People who know me or my work in the goyishe world sometimes ask me how my traditional Jewish education — which mostly involves learning to carefully analyze texts — influences what I do in math education. “You’re super-duper pedantic but you read things closely,” they say. “Isn’t that a result of a life studying Talmud?”
The answer I tend to offer is something like: Who knows? I have a lot of friends from yeshiva, but most of them aren’t nearly as annoying as I am. So, really, who’s to say? Besides, I also studied philosophy, and philosophers aren’t exactly the most easy-going people of all-time either. Maybe philosophy is why I’m such a pain in the ass.
Some people have stories about how their upbringing or education has made them who they are today. But memory is a funny thing; it’s hardly a reliable witness. If we’re honest, how sure can we be about what made us who we have become? All this sort of backwards-speculation is just guessing, and shouldn’t be taken too seriously.
OK, throat cleared, let’s speculate.
I was a good student, but I wasn’t a quote-unquote genius. That’s partly a matter of personality but it also accurately reflects the fact that nobody was ever, like, dude, Michael is breaking the system!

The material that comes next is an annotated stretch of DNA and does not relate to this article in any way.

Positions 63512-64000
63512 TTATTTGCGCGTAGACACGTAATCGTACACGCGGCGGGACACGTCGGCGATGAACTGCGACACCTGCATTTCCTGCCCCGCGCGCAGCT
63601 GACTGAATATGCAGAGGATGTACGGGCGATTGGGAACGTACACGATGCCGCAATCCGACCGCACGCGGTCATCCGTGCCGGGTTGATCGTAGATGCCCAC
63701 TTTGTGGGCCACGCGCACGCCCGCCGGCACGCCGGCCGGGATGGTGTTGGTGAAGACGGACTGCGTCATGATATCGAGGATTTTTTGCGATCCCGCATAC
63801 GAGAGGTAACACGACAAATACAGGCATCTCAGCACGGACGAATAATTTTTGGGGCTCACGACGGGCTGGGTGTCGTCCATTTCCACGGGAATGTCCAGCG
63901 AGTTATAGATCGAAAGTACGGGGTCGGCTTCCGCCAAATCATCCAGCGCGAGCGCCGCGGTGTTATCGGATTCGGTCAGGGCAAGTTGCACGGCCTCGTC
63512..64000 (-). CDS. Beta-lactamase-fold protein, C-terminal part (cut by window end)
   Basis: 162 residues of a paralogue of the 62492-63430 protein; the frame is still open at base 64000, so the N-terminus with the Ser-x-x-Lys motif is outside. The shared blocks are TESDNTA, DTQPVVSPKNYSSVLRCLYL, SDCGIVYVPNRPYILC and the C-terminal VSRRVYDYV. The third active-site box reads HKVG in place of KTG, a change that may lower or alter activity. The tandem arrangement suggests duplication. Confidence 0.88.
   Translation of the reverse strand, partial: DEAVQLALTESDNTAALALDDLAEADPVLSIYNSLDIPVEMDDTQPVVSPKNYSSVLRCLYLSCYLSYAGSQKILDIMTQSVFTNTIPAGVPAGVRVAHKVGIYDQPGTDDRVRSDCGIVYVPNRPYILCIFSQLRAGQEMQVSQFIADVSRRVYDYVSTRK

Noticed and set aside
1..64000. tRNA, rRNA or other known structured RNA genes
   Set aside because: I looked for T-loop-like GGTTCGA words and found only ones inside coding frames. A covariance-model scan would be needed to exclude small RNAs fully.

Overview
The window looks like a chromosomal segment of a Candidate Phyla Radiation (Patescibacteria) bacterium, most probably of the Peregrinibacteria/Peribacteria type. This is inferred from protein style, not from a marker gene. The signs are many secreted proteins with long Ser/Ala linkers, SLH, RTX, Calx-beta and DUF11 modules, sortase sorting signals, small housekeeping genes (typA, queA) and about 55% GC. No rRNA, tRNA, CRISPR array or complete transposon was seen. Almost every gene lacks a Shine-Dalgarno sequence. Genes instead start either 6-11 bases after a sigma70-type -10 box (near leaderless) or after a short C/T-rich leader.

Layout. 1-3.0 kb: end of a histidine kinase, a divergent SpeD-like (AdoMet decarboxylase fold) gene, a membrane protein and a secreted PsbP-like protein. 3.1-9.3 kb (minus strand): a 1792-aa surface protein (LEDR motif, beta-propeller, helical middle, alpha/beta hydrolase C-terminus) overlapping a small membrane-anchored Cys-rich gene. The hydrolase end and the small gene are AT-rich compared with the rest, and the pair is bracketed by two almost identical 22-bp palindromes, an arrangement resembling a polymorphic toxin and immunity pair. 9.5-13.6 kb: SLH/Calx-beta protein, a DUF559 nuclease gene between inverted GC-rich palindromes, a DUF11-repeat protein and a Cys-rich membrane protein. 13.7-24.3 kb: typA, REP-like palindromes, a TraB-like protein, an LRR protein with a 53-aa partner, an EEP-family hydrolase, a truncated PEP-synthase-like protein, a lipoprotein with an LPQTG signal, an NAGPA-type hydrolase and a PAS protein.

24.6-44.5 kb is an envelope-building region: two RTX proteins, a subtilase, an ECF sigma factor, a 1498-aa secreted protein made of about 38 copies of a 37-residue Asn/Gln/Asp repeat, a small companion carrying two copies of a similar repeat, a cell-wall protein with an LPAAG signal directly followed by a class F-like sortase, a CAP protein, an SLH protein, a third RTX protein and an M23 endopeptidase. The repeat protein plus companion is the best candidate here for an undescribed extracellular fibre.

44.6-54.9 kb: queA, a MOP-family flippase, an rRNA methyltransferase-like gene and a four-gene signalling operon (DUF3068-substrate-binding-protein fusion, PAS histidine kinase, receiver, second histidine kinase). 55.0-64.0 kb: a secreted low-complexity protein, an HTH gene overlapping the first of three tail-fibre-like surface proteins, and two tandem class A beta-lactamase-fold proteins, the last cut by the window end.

But, yes, ok, I was smart in school and made to feel that way by grades, peers, teachers, etc. I knew there were things I could do that others could not. The things people tell me I’m good at now are things that people were telling me then: that I ask good questions, that I read carefully, that I write clearly (if not quite, you know, beautifully).
Sarah HANNAH Gómez, in her tweets, says there’s a problem with gifted education. She was gifted, told she was smart, but never told to engage with classwork, to push herself, to really do anything at all. She says this is endemic to education and that teachers need to figure out ways to engage their most gifted students.
Here’s what I’m trying to say: in my yeshiva we were taught that we had an obligation to learn, and that obligations were a big deal. “Obligation to learn” means there’s optional Talmud class on Wednesday nights, and also on Sunday afternoons, and also on Thursday nights, and aren’t you going to stick around for it? Aren’t you a serious student?
There were silly parts of this culture, as there are of any culture. Kids trying to out-macho themselves by staying up late, attempting pious acts of learning into the early morning. For some kids it caused a lot of stress, when they were tracked into a middle shiur or out-shined by their classmates. There were stupid competitions about who could learn the most, and there was also a ridiculous award ceremony every year to honor the school’s top students.
(Though, I should add, being a “top student” didn’t mean you were a genius. It mostly meant that you took your studies seriously, logged a lot of hours, and also were a moral exemplar in the eyes of your teachers.)